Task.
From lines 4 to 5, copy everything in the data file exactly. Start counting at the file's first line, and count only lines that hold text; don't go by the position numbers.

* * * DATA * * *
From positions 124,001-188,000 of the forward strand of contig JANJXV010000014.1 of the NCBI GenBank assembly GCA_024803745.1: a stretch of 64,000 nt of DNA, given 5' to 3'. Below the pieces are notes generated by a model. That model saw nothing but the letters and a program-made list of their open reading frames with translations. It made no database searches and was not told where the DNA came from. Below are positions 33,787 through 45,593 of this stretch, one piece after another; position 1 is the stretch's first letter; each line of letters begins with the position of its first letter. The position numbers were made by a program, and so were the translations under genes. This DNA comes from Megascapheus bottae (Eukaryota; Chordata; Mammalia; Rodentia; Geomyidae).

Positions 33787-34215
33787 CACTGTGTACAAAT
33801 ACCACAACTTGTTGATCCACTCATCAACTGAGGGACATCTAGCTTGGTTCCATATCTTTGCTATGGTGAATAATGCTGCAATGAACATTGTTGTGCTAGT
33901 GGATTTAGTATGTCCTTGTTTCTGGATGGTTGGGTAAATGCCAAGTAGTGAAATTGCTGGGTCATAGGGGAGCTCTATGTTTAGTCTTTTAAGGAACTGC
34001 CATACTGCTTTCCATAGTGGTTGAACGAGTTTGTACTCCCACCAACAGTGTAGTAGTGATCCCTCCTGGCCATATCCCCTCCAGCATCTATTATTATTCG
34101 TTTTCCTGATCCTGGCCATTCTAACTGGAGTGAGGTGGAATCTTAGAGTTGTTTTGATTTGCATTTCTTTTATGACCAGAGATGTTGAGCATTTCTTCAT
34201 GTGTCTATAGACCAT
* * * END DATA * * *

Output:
33801 ACCACAACTTGTTGATCCACTCATCAACTGAGGGACATCTAGCTTGGTTCCATATCTTTGCTATGGTGAATAATGCTGCAATGAACATTGTTGTGCTAGT
33901 GGATTTAGTATGTCCTTGTTTCTGGATGGTTGGGTAAATGCCAAGTAGTGAAATTGCTGGGTCATAGGGGAGCTCTATGTTTAGTCTTTTAAGGAACTGC